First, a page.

A survey on the uses of glyphosate in European countries
    Riemens, M.M. - \ 2020
    ENDURE - 60 p.
    This report offers a framework for understanding and monitoring glyphosate uses in the agricultural sector, based on the identification of the cropping systems in which glyphosate is used, the agronomic purposesfor which it is usedandthe nature of this use (from occasional to systematic). Glyphosate is widely used in annual cropping systems, perennial crops and grasslands. In annual cropping systems, it is mostly used prior to sowing, shortly after sowing of the crop (at the pre-emergence stage) or at the post-harvest stage for controlling weeds and volunteers.
    Assessing seasonal nitrogen export to large tropical lakes
    Goshu, Goraw ; Strokal, M. ; Kroeze, C. ; Koelmans, A.A. ; Klein, J.J.M. de - \ 2020
    Science of the Total Environment 731 (2020). - ISSN 0048-9697
    Eutrophication - Modelling seasonality - Nitrogen - River export - Sub-basin - Tropical Lake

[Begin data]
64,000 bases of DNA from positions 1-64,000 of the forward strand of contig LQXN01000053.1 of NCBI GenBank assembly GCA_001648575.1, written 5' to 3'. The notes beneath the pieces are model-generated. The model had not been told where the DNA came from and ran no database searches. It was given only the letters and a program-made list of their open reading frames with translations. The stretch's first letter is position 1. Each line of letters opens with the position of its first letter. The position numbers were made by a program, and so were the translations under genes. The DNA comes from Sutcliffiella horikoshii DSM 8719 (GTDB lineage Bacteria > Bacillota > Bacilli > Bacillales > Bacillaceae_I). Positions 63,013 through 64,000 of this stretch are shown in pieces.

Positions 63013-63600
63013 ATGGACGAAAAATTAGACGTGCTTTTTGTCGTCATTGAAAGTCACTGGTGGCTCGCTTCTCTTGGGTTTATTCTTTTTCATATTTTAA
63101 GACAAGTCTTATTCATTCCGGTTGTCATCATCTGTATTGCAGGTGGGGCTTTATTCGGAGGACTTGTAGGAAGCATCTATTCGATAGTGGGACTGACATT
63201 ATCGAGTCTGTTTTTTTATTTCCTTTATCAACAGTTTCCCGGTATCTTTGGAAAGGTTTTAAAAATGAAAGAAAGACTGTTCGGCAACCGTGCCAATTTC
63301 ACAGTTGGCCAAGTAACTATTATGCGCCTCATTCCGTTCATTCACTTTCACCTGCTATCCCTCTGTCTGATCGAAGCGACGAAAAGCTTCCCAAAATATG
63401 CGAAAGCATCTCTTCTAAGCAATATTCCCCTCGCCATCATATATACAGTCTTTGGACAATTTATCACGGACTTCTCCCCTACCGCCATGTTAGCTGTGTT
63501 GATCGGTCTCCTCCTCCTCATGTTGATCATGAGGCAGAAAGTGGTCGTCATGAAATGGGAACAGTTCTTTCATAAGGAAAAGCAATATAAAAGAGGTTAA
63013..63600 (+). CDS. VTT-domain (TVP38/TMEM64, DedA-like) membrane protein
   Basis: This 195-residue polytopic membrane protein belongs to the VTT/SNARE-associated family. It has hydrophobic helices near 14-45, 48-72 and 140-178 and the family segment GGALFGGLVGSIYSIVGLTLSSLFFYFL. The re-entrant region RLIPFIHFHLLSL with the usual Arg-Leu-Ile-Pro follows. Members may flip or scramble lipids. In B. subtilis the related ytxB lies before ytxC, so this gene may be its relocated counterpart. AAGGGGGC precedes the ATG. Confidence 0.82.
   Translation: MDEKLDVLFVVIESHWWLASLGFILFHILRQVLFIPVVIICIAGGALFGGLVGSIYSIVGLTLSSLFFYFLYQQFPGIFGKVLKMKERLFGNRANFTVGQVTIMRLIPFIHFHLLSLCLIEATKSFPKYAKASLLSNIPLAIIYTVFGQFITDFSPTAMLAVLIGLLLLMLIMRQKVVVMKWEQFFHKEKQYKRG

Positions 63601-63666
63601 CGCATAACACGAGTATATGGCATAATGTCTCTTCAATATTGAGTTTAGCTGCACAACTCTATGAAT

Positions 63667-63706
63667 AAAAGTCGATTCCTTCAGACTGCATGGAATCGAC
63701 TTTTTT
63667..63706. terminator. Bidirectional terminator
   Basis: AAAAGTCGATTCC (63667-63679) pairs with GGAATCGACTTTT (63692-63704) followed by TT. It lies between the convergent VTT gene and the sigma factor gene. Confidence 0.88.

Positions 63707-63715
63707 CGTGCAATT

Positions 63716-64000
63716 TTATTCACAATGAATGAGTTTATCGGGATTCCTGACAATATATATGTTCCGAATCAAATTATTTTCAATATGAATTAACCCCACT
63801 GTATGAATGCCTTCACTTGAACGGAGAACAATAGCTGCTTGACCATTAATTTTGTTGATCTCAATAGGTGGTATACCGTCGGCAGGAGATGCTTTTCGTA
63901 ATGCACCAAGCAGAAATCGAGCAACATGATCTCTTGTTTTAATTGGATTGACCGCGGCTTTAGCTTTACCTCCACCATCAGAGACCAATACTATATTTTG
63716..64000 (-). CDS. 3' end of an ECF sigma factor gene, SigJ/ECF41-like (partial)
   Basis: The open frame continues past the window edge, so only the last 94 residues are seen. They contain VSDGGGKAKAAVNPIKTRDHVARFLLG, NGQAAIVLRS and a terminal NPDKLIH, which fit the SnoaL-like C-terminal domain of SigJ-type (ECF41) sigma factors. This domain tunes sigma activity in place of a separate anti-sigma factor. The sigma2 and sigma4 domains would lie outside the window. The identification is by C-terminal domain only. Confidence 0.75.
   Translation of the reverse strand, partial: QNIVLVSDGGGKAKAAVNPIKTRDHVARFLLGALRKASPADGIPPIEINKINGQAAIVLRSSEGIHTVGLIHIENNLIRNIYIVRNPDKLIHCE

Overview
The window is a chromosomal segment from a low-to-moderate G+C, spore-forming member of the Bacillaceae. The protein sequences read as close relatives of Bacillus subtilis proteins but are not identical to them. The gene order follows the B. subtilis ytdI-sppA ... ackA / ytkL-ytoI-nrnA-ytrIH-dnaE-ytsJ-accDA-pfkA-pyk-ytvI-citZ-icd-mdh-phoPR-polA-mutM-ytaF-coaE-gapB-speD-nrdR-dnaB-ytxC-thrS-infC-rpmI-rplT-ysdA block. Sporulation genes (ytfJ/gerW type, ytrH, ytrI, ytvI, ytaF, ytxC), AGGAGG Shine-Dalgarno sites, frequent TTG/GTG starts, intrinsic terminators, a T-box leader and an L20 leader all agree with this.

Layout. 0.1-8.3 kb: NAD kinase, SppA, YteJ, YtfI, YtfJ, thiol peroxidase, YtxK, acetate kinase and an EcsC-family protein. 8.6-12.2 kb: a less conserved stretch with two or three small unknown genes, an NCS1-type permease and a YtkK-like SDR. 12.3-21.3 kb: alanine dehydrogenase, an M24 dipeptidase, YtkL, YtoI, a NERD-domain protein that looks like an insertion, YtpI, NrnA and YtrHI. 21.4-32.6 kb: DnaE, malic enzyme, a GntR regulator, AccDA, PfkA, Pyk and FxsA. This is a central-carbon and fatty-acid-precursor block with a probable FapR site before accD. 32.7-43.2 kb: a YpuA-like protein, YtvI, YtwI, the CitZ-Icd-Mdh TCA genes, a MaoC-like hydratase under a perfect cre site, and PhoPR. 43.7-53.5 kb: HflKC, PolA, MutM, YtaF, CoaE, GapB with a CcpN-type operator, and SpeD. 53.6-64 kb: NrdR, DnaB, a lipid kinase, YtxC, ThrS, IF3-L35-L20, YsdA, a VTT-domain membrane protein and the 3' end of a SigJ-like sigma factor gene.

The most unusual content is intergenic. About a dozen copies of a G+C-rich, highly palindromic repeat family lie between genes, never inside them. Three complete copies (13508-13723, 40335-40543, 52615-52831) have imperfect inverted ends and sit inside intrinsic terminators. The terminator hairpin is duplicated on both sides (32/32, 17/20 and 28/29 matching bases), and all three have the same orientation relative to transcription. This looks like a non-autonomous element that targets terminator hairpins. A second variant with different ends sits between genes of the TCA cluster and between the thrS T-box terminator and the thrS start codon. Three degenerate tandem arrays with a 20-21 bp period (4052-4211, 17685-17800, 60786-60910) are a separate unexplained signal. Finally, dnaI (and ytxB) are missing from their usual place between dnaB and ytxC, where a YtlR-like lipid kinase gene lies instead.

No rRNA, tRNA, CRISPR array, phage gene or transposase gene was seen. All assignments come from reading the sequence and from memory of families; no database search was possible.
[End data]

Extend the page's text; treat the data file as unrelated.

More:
Rivers are exporting increasing amounts of nitrogen (N) to lakes, which is leading to eutrophication. However, the seasonality apparent in nutrient loading, especially in tropical areas, is thus far only partially understood. This study aims to better understand the seasonality and the sources of dissolved inorganic nitrogen (DIN) inputs from sub-basins to tropical lakes. We integrated existing approaches into a seasonal model that accounts for seasonality in human activities, meteorology and hydrology, and we applied the model to the sub-basins of a representative tropical lake: Lake Tana, Ethiopia. The model quantifies the river export of DIN by season, source and sub-basin and also accounts for open defecation to land as a diffuse source of N in rivers. Seasonality parameters were calibrated, and model outputs were validated against measured nitrogen loads in the main river outlets. The calibrated model showed good agreement with the measured nitrogen loads at the outflow of the main rivers. The model distinguishes four seasons: rainy (July–September), post-rainy (October–December), dry (January–March) and pre-rainy (April–June). The river export of DIN to Lake Tana was about 9 kton in 2017 and showed spatial and temporal variability: It was highest in the rainy and lowest in the dry seasons. Diffuse sources from agriculture were important contributors of DIN to rivers in 2017, and animal manure was the dominant source in all seasons. Our seasonal sub-basins and rivers model provides opportunities to identify the main nutrient sources to the lake and to formulate effective water quality management options. An example is nutrient application level that correspond to the crop needs in the sub-basins. Furthermore, our model can be used to analyse future trends and serves as an example for other large tropical lakes experiencing eutrophication.